Campaigners have stepped up calls for a change in Scots law to tackle international abductions of children by a parents overseas after new figures revealed a soaring number of cases in the past decade. Dozens of new “international abduction” cases happen every year in Scotland having previously stood in single figures in 2007. The practice has been branded “child abuse” by campaigners who say there is a “stark difference” between Scotland and England over the issue. It is a criminal offence south of the Border. In Scotland, police cannot act until a court order has been obtained – which can take anywhere between a day and a week. The figures revealed by justice secretary Michael Matheson in a Parliamentary answer yesterday shows that there were 33 cases parental child abduction for Scotland in 2016. Although this is down from the 41 cases recorded in 2015, it is nonetheless a marked increase from the eight cases recorded in 2007. Most involved cases of children being taken out of Scotland, which reached a new high of 20 last year – up from two in 2007.  India, Australia, the USA, Italy and Poland are among the countries where children have been taken, according to support charity Reunite International. Solicitor Yousif Ahmed is now calling for a change in law which would mean parents not needing to go through the lengthy process of securing a court order before police can act.  “That’s not fit for purpose – all it takes is a few clicks of a mouse button to book a same-day flight and the child can potentially be gone and lost forever,” he said. Many parents won’t be aware that an abduction is looming which means they won’t be in a position to secure an interdict.  Mr Ahmed is to meet Scottish Government officials to push for change.  Vicky Mayes of Reunite International said it’s a particular problem for Scots parents who fear an abduction may be imminent.  “It’s so stark, the difference, when you’re advising one parent in England and one parent in Scotland. There can be such a difference in what the police can do and what can be done to stop a child from being abducted and therein minimise the impact of all of this on that child.”

Read more at: http://www.scotsman.com/news/number-of-scots-children-abducted-by-overseas-parents-soars-1-4603650

 

Lawyer calls for end to ‘kidnapper’s charter’

Yousif Ahmed

A Scots lawyer is calling for an end to a loophole in the law that allows one parent to remove their child from Scotland without the consent of the other.

Yousif Ahmed, 29, is urging the Scottish government to propose changes to the law to bring it into line with rules south of the border, where such an act would be a criminal offence.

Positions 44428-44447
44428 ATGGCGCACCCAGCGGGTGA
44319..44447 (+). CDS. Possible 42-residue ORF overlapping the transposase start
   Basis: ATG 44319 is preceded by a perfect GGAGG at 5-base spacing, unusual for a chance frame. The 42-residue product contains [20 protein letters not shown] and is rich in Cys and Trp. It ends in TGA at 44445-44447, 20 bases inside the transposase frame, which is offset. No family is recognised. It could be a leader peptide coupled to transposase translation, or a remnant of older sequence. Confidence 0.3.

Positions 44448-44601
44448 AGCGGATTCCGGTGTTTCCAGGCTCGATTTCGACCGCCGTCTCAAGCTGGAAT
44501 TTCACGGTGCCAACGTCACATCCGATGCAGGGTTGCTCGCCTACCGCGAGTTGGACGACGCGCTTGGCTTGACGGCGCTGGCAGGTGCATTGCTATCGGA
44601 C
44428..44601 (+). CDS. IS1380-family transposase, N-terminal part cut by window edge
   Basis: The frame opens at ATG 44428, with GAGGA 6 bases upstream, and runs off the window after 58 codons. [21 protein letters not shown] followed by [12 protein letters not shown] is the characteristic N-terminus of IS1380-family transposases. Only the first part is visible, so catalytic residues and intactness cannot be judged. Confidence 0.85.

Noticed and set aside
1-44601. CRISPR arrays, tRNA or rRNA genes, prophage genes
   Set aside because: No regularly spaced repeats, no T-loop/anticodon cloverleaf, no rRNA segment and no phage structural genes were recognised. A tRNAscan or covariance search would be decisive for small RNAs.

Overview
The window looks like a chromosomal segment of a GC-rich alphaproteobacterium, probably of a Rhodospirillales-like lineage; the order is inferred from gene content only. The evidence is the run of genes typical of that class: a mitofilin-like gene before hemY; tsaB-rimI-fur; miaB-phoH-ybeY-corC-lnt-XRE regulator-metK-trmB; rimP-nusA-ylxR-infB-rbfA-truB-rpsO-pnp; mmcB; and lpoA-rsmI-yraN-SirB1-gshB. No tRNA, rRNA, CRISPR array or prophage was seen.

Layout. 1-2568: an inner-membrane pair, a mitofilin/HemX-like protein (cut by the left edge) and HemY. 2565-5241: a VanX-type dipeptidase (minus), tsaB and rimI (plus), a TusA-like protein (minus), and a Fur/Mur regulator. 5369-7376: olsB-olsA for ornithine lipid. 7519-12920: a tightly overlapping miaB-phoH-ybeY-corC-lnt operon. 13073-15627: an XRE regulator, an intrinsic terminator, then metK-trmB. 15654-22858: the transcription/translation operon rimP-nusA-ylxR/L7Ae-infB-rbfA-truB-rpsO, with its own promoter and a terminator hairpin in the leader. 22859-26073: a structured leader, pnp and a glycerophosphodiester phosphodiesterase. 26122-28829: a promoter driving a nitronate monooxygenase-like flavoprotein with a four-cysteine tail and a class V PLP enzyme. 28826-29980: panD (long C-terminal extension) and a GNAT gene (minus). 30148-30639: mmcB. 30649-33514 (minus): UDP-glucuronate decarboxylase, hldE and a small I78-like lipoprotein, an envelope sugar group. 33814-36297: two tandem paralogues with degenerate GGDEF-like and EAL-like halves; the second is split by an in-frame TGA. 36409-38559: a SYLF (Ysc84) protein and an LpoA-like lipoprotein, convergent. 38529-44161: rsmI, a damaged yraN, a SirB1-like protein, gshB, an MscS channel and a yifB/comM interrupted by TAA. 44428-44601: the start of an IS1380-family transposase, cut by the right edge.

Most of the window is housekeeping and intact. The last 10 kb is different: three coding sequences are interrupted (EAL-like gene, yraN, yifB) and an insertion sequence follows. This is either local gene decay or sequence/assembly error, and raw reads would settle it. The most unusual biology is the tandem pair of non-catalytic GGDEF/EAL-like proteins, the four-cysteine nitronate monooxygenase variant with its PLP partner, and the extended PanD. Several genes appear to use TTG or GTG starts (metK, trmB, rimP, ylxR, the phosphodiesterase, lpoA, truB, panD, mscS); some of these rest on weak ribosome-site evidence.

Mr Ahmed has spoke to Justice Secretary Michael Matheson and is being supported by Reunite International, a charity dealing with international parental child abduction.

Mr Ahmed, an associate with Cannons Law Practice in Glasgow, said: “With the world becoming smaller, international relationships are becoming more common but if such a relationship breaks down it is ultimately the children who may end up paying the highest price by losing all contact with a parent and their friends.

“With the exception of Scotland, the rest of the United Kingdom rightfully criCouminalises the wrongful act of parental child abduction. That is a form of deterrence firmly in place.

“Surprisingly, we do not have that deterrence here – parental child abduction is not recognised as a criminal offence unless a court order has been obtained prohibiting the removal of a child and that in itself raises various problems and issues.”

He added: “To obtain such a court order, you must have some prior knowledge of a pending or imminent abduction and go through a formal legal process which in most cases is not fit-for-purpose, nor effective for preventing parental child abduction from Scotland.

“We also have a distinct lack of protocol and practice for preventing parental child abduction where an abduction is suspected as being likely – what that means is that without a court order, there are is no scope of alerting police to put in place port alerts or red flags which can alert UK border control of a child being at risk of parental child abduction, unlike in England and Wales where a system of protocol and practice is in place to help prevent this from happening.”

Source:  “Lawyer calls for end to ‘kidnapper’s charter'”, Scottish Legal News, 24 October 2017

End of summer 2017 message

Hello Hugo

Another summer ends.  Your 6th in Japan in a row.  It’ll soon start cooling down again so no more sweltering walks to the station/school until 2018.

Here is a short UK update for you.